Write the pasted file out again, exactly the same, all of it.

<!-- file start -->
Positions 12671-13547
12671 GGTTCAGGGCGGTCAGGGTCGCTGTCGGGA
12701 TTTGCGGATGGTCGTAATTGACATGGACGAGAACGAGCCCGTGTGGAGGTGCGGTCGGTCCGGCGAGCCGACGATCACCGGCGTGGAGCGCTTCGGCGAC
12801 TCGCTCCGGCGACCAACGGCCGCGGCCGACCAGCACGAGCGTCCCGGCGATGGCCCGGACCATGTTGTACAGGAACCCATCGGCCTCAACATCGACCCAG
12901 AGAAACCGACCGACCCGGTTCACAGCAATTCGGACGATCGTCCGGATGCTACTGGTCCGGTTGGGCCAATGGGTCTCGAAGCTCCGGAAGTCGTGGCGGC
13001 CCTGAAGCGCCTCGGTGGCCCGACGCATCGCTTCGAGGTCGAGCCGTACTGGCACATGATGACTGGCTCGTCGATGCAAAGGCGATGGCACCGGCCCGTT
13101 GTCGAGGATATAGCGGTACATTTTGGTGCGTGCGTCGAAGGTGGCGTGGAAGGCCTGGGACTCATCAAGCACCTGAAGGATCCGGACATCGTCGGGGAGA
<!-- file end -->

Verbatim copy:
Positions 12671-13547
12671 GGTTCAGGGCGGTCAGGGTCGCTGTCGGGA
12701 TTTGCGGATGGTCGTAATTGACATGGACGAGAACGAGCCCGTGTGGAGGTGCGGTCGGTCCGGCGAGCCGACGATCACCGGCGTGGAGCGCTTCGGCGAC
12801 TCGCTCCGGCGACCAACGGCCGCGGCCGACCAGCACGAGCGTCCCGGCGATGGCCCGGACCATGTTGTACAGGAACCCATCGGCCTCAACATCGACCCAG
12901 AGAAACCGACCGACCCGGTTCACAGCAATTCGGACGATCGTCCGGATGCTACTGGTCCGGTTGGGCCAATGGGTCTCGAAGCTCCGGAAGTCGTGGCGGC
13001 CCTGAAGCGCCTCGGTGGCCCGACGCATCGCTTCGAGGTCGAGCCGTACTGGCACATGATGACTGGCTCGTCGATGCAAAGGCGATGGCACCGGCCCGTT
13101 GTCGAGGATATAGCGGTACATTTTGGTGCGTGCGTCGAAGGTGGCGTGGAAGGCCTGGGACTCATCAAGCACCTGAAGGATCCGGACATCGTCGGGGAGA